This question refers to an influential essay on aesthetics by Jeremy Coote entitled "Marvels of Everyday Vision: The Anthropology of Aesthetics and the Cattle-Keeping Nilotes." Essentially, the phrase "anthropology of aesthetics" has meant an attempt to grapple with the meanings that cultures assign to works of art. Why, anthropologists of aesthetics ask, do cultures prize the artworks that they do? Coote's argument in this essay is that this approach is incomplete in that it cannot be applied to some cultures that do not generate (or venerate) material art.
He describes the anthropology of aesthetics as "the comparative study of valued perceptual experience in different societies." Some of these societies have no traditional visual art, which means they cannot be analyzed in the same ways. So studying these peoples consists of trying to figure out "how they see." As an example, he uses the "cattle-keeping Nilotes," a collection of nomadic peoples who live in the southern Sudan region. These peoples are well-studied by anthropologists, Coote writes, but scholars have assumed that they lacked an aesthetic tradition, because they produced no tangible works of art in a conventional sense.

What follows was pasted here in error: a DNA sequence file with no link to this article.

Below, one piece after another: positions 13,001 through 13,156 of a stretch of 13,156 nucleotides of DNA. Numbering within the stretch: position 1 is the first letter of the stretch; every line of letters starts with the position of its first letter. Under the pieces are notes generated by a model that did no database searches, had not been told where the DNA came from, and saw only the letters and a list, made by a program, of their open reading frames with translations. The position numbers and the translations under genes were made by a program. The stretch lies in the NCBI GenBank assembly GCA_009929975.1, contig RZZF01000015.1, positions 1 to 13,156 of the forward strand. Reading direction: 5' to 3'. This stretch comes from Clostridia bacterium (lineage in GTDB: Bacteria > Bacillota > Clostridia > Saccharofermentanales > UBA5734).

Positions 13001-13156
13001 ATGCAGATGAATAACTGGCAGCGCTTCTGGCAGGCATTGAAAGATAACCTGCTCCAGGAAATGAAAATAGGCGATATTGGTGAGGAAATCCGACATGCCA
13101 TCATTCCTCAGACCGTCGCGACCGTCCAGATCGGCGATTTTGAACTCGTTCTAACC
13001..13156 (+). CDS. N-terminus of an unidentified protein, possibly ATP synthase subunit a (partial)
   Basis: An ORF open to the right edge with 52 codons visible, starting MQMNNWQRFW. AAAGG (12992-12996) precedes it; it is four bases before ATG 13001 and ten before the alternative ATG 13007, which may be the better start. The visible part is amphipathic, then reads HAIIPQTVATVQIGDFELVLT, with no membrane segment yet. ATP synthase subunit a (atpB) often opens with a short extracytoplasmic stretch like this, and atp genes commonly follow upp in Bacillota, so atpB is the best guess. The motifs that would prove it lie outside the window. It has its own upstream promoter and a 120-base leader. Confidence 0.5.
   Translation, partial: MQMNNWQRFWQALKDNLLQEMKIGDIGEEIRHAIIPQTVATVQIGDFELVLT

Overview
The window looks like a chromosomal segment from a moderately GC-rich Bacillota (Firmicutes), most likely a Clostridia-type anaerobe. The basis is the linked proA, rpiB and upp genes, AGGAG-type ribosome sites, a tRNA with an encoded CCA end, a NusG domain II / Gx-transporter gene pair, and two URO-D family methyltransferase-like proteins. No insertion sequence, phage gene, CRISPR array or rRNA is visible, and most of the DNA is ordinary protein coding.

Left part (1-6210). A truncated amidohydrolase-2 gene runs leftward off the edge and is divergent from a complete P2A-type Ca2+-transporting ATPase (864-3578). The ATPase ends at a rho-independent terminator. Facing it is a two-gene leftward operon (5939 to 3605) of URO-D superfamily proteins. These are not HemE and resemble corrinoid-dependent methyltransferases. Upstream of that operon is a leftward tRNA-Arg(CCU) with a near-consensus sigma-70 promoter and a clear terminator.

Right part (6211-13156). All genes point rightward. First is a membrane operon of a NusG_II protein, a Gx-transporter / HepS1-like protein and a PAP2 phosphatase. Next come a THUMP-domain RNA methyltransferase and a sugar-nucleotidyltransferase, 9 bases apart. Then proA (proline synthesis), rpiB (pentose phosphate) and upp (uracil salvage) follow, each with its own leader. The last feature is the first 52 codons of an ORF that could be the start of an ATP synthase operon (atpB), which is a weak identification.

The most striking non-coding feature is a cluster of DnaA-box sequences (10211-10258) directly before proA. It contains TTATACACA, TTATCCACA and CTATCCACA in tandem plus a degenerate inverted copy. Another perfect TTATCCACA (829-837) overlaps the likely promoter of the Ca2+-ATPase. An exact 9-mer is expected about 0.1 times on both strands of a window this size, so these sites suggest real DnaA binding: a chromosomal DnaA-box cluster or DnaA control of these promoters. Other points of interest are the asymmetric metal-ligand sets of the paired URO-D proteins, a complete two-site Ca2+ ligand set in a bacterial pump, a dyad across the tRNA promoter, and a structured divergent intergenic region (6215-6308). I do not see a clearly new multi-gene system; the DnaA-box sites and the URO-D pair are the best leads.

But Coote argues that it is still possible to apply a "cultural eye" to these peoples, to understand their aesthetic vision in their own terms. He does this in several ways. First, he analyzes their views of their most important possessions—their cattle. Each of these peoples carefully categorize cattle by color, spotting configuration, and other traits that are not as visible to outsiders. They sing songs about cattle horns, about the fatness of cattle, and about other things they prize. He shows that the Nilotes actually view the world through the aesthetic lens provided by their cattle. Various aspects of their culture are understood in these terms. People are compared to cattle, and animals with similar colors and markings as certain types of cattle are named accordingly. Traditional dances emulate the movements and the markings of bulls, and even physical human beauty is often compared linguistically to descriptors of traits valued in cattle. The point of this is to suggest that anthropologists can develop a sense of the meanings that even peoples who do not generate much "art" assign to the world around them.